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The June 2015 breach of LastPass does not mean that the model is broken or that there is no future for password managers, according to rival Dashlane.
There is no such thing as absolute security online, but users of password managers will be more secure than non-users, Dashlane chief executive Emmanuel Schalit told Computer Weekly.
“As soon as you connect all computing devices on the planet in one network that uses a single protocol, you abandon the notion of absolute security unless you disconnect,” he said.
“But if you are connected, then it is a question of relative security, and using a password manager is safer in the same way as putting money in a bank is safer than putting it under your mattress.”
Today, said Schalit, there is no safer alternative to password managers for anyone who accesses a wide range of online services using a variety of devices.
One of the key reasons “serious password managers” such as Dashland and LastPass are safe, he said, is that they use architectures that ensure that encryption keys are not stored alongside data.
“The LastPass hack is like someone breaking into the front office of the bank, but not getting anywhere near the main vault. The core data can’t be stolen because it is encrypted and the encryption keys are different for each user,” said Schalit.
Dashlane has sought to bolster the inherent security of this model even further by disallowing weak master passwords and enforcing two-factor authentication (2FA) when adding new devices.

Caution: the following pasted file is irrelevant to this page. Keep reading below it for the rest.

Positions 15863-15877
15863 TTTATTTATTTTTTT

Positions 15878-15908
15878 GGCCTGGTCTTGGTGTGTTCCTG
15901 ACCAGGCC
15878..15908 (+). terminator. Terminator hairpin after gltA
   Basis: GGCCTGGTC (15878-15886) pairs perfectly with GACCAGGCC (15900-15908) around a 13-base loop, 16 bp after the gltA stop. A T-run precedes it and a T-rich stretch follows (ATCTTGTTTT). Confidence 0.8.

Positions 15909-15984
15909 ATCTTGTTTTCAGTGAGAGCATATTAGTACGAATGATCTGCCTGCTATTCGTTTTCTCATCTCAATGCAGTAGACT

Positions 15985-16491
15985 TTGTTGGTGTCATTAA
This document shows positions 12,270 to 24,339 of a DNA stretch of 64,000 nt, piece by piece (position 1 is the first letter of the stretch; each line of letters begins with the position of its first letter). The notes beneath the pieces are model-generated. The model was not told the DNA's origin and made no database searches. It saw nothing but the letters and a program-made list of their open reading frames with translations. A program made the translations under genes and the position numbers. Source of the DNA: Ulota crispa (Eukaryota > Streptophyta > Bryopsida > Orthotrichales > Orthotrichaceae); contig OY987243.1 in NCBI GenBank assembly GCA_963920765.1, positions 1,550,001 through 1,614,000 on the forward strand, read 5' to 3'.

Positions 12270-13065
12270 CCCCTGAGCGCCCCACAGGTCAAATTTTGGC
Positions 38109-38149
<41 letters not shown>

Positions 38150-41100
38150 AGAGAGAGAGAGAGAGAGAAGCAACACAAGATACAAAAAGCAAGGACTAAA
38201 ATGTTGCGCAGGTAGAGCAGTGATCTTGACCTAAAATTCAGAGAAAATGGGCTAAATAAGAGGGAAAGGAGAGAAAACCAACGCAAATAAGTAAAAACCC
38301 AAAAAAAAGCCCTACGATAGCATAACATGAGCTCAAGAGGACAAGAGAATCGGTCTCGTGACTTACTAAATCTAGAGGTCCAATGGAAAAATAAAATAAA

Schalit is also optimistic about the future of password managers because he does not expect the username and password model to disappear any time soon.
“It is a de facto standard used by more than 500 million websites because it is a free system that does not involve any patents, it is not controlled by any big technology companies, it is easy to implement, and there are not yet any practical alternatives,” he said.
The only potential alternatives, said Schalit, are biometrics and single sign-on (SSO) systems such as Facebook Connect, but hackers have shown that fingerprints can be stolen using high-resolution photos to fool authentication systems and Facebook Connect has had limited adoption.
“The problem with biometrics is that they can be stolen, that they cannot be changed or replaced if they are stolen, and there are no standards for biometrics,” he said.
Passwords on the other hand, are easy to change, they enable people to be anonymous on social media, and they can be shared, which Schalit said is key in business and at home.
“The problem with Facebook Connect, is that no-one is going to use it to log in to Google Mail, Amazon, Tesco or online banking,” he said.
According to Schalit, password managers are the only practical solution because they make it practical to use unique, strong and automatically-changed passwords.
“Passwords will therefore continue to be used, but will recede into the background as a technical vector of identity that will disappear from day-to-day life," he said.
But Schalit believes that password managers will evolve to guarantors of identity as websites begin to accept token identities from such services.